Each year during his Cordova Cup weekend, John Hogue takes a white plastic chair from the dock and plunks it in the lake. Sitting in the shallows with the water of Cordova Lake swirling around his calves, he takes in one of the in-water volleyball games being played by two of the teams vying for the highly contested championship title. In one hand, he has beer in a red Solo cup, poured from a keg on the dock. In the other, a cigar. From this vantage, off the shore of his family’s cottage in the Kawartha Lakes region, John observes the product of months, indeed years, of planning and tweaking and organizing. For five minutes, maybe 10, he savours it, listening to the good-natured chirping by the other players. He might even join in the razzing. John, after all, is captain of one of the teams competing in the tournament, and he is equally invested in winning.
And then someone asks him a question. Or the game ends. And John’s moment is over, and he resumes his role as the guy everyone relies on to pull off the annual Cordova Cup tournament, which, let’s be clear, is no ordinary cottage weekend.
What is the Cordova Cup? Well, it’s a boys’ weekend and volleyball tournament organized by John, a 33-year-old combination of Steve Jobs, Marie Kondo, and Scotty Bowman. Planning starts around the first of January. (John disputes this, but enough people agree that we’ll consider it fact.) His oldest friend, Cam Gibson—they met in kindergarten—says it begins even before January. “John gives himself a week or two off after each tournament, and then he starts planning next year…he lives for this,” Cam says.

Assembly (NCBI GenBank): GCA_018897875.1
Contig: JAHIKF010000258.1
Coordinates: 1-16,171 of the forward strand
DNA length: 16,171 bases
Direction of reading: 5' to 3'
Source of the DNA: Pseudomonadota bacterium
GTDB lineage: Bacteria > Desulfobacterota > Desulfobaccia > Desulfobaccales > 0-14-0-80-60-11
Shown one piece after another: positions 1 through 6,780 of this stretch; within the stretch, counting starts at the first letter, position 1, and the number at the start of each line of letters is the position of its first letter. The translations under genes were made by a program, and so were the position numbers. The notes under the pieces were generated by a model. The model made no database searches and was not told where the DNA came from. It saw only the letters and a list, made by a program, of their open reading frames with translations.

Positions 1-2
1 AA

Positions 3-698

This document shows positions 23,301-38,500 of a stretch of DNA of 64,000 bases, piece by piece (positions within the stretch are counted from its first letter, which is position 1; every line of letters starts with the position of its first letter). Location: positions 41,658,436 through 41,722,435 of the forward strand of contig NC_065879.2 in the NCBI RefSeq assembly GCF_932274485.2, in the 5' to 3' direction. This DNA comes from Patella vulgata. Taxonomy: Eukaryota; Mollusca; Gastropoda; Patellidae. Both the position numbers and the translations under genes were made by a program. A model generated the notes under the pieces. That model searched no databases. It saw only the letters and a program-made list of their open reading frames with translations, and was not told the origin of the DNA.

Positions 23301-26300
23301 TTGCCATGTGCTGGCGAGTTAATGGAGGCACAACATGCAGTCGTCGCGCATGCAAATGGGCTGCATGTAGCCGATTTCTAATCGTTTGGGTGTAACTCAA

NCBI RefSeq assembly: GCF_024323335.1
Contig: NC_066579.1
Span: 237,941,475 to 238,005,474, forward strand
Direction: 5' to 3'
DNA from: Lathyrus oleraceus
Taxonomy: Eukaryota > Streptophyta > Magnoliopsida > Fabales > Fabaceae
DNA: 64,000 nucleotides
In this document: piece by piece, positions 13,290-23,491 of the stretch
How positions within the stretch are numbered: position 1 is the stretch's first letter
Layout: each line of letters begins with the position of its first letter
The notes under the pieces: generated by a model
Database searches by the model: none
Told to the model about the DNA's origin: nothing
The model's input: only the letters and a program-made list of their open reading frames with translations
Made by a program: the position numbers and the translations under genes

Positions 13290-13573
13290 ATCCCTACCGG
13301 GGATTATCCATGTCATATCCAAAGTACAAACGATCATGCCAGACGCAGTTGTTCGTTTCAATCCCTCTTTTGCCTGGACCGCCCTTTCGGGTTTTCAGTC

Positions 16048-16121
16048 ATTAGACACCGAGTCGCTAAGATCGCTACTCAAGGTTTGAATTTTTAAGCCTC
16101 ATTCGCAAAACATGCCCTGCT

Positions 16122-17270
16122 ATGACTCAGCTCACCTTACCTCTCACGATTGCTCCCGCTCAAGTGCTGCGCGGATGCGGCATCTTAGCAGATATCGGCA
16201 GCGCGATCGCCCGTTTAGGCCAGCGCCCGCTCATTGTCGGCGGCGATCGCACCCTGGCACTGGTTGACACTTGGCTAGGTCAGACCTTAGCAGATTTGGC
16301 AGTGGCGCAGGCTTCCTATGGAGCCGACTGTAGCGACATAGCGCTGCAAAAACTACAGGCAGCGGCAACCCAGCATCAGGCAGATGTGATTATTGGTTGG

Plenty of the two-dozen players have been part of the Cordova Cup since its inception 17 years ago. Andy Mac, a high school friend of John’s, doesn’t take part as a player, but he’s the official event photographer. “Every one of those guys, they have history with each other,” Andy says. “They can all joke with each other. They all know each other’s wives and children.” A few have opted out over the years—there are rules that not everyone can abide by: no partners or kids, and no exceptions. You’ve got to pay your $140 (which covers uniforms, food, and accommodation) on time to secure your spot. Competition is fierce but fair. Everyone has a nickname, and John is the bestower of nicknames. Chris Hepditch, for instance, is Cheese. (Long story, but “you either own it or you suffer,” says Cheese, who is grateful that he’s not the guy in the group who’s saddled with “Nutsack.”)
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“I don’t know half the guys’ real names,” says Kris Kent (Kringle), a team captain, with the team colours of, you guessed it, red and green.
Being a team captain is an honour and allows you to choose your players in the Friday night draft. The draft follows some exhibition games so the captains get a sense of the players’ abilities, even if they’ve seen them year after year. And they take it very seriously. Especially John, who, even as a kid, was creating brackets for kickball and “miniature soccer” tournaments for his cottage buddies. “I’ve always been intrigued by professional sports…this is my own little fantasy draft,” he says.
And John comes by it honestly. The Cordova Cup began as a paintball tournament in 2005, based loosely on a similar event that John’s parents, Sean and Nancy Hogue, used to host at their home in Brooklin, Ont. “Organization is who we are,” says Sean. “It’s in our DNA.”